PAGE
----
The opening Ouverture of Bach’s Suite No.1 in C major, BWV1066 is light and transparent with the size of La Petite Bande, surely the size band Bach would have expected, really paying dividends. The music is full of life with an agility that is really attractive. A stately yet flowing Courante follows with a real dance rhythm before the Gavotte I and II where Kuijken knows just how to get his players to point up the dance rhythms. The blend of flowing oboes against the more rhythmic strings is wonderful. The Forlane fairly scoots along, making a lovely little connecting piece to the Menuet I and II in which one can imagine an elegant baroque dance scene. The playing from La Petite Bande is incisive, lithe and perfectly blended. Bourée I and II bring some lovely oboe sounds that show through in this lively French dance. With Passepied I and II, Kuijken achieves a tempo and rhythm that is perfect for the Passepied, a fast version of a Menuet.

Trumpets and timpani make a striking entry to the Suite No.3 in D major, BWV 1068, placed second on this disc, with playing of terrific rhythmic bounce. When the Ouverture really gets going there is playing of terrific flare and agility. Bach’s famous Air is not allowed to drag and, in this chamber sized performance, takes on a whole new character, very refreshingly done. In the Gavotte I and II, Bach doesn’t seem to have envisaged this as simple dance music adding, as he does, bright trumpets, nevertheless Kaijken and his band give us a real Gavotte. There is a terrific Bourée that really moves along, with more of those great trumpets sounds. A glorious bouncing Gigue brings an end to this suite.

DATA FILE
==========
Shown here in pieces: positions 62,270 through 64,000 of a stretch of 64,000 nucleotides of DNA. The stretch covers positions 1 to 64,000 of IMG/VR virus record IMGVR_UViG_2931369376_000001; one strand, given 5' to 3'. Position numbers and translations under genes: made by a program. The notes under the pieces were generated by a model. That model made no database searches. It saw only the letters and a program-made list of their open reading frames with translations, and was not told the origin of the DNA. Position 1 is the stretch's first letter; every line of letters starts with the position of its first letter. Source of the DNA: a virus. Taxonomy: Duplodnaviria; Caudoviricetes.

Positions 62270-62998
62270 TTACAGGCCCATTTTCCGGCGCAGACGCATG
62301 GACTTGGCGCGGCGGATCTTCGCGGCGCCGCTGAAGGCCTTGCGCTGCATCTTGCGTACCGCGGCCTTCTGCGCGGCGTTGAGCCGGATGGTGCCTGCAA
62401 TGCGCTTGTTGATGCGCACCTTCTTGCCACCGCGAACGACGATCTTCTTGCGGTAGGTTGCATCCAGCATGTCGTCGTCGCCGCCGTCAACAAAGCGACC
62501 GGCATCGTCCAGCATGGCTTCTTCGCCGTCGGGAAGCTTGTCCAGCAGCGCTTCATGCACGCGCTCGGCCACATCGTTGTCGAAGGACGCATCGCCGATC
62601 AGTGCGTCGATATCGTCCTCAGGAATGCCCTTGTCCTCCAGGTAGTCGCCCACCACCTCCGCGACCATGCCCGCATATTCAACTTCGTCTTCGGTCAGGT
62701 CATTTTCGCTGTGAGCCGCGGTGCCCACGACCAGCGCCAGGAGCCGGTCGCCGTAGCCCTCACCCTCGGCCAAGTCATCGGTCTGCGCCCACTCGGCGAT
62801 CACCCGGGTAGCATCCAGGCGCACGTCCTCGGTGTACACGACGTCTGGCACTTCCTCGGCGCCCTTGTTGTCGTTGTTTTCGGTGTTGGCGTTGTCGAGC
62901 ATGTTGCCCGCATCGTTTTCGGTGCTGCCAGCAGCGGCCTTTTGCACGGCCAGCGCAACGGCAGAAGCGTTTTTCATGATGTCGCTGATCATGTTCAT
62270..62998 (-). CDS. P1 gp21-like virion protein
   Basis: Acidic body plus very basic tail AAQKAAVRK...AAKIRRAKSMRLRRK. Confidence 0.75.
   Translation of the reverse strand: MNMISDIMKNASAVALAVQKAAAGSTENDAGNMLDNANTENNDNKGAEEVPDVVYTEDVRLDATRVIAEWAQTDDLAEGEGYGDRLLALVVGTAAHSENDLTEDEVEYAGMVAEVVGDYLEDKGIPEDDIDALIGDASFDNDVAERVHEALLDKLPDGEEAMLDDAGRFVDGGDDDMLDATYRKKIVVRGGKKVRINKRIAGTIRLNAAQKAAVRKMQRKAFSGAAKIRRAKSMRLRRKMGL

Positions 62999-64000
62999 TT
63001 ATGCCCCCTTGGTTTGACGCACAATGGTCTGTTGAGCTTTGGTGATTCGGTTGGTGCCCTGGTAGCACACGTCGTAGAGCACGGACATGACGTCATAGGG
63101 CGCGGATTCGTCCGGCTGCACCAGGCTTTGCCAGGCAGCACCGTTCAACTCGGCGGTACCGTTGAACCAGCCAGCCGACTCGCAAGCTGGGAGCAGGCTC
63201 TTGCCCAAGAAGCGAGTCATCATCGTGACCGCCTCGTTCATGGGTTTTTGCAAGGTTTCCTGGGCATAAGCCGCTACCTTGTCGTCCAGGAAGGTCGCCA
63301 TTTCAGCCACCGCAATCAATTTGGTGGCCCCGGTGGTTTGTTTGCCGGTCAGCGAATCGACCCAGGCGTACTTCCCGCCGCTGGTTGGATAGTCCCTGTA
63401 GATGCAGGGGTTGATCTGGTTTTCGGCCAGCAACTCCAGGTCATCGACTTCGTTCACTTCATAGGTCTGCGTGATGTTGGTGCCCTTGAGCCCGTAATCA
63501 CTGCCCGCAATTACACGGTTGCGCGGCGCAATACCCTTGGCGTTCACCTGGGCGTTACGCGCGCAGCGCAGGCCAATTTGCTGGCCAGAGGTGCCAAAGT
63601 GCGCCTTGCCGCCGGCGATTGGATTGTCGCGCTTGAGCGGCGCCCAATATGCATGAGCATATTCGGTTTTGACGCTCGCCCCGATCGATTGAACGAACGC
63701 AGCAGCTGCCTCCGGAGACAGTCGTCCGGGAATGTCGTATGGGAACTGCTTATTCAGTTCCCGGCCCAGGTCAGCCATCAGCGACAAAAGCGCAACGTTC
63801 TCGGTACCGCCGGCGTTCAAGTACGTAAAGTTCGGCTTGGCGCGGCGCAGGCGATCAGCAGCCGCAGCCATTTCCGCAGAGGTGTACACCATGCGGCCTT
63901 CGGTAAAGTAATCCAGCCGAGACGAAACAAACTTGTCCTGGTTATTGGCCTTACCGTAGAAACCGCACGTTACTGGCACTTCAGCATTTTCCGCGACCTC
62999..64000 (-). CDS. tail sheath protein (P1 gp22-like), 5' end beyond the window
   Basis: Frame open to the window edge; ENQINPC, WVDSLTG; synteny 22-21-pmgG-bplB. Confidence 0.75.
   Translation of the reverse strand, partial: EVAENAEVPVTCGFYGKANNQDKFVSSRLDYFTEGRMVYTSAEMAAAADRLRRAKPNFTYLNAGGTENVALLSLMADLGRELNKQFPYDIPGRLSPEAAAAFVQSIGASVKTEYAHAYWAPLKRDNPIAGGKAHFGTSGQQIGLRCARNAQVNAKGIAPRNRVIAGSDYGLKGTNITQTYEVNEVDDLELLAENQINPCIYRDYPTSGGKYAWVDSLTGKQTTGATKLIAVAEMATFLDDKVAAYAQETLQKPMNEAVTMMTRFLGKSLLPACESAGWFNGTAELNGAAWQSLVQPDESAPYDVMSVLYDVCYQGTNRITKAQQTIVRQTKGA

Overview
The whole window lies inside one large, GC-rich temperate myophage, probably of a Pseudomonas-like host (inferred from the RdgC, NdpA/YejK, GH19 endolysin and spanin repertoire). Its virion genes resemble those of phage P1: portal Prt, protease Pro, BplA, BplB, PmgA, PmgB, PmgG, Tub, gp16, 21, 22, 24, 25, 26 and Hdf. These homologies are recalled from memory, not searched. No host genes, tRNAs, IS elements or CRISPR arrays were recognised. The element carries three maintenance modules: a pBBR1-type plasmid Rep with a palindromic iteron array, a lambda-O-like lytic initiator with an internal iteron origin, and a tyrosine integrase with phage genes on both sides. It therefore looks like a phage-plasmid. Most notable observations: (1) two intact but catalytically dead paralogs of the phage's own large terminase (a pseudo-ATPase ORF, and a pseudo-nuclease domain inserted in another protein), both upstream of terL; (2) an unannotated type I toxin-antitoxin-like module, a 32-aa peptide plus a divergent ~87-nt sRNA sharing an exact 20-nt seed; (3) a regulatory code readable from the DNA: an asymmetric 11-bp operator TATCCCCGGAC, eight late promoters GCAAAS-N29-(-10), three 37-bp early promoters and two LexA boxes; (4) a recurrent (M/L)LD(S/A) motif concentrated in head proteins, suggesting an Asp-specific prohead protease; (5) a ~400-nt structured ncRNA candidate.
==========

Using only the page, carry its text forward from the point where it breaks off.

Suite No.2 in B minor, BWV1067 opens with lovely little flute phrases in the Ouverture, exquisitely played, with a lovely blending of textures with the strings. It is the light, graceful flow of the Rondeau that makes it such a lovely performance. There is a lovely Sarabande, gorgeous in its chamber proportions, a lively Bourée I and II where all the textures of the instruments come and a poised and crisp Polonaise I and II and a beautifully shaped little Menuet. In the final Badinerie (meaning trifle or jest) Kuijken actually maintains a moderate tempo in comparison with some rather more manic performances.

Suite No.4 in D major, BWV1069 sees the return of the trumpets and timpani with this small ensemble making some beautiful full sounds in the Ouverture, buoyant and full of clarity and style. The Bourée I and II have some fine bassoon passages, intricate and fluid and a gloriously done Gavotte, full of stately charm, with some lovely sweeps of sound. After the beautifully turned Menuet I and II, the Rejouissance (Rejoicing) is nicely structured with Kuijken not letting the music run away with itself as some do, giving a rhythmic, light performance with those three baroque oboes and three trumpets adding to a fine conclusion.

These are buoyant, characterful performances brilliantly played by Kuijken and his band. The recording is very fine indeed, full of depth and there are booklet notes by Sigiswald Kuijken himself.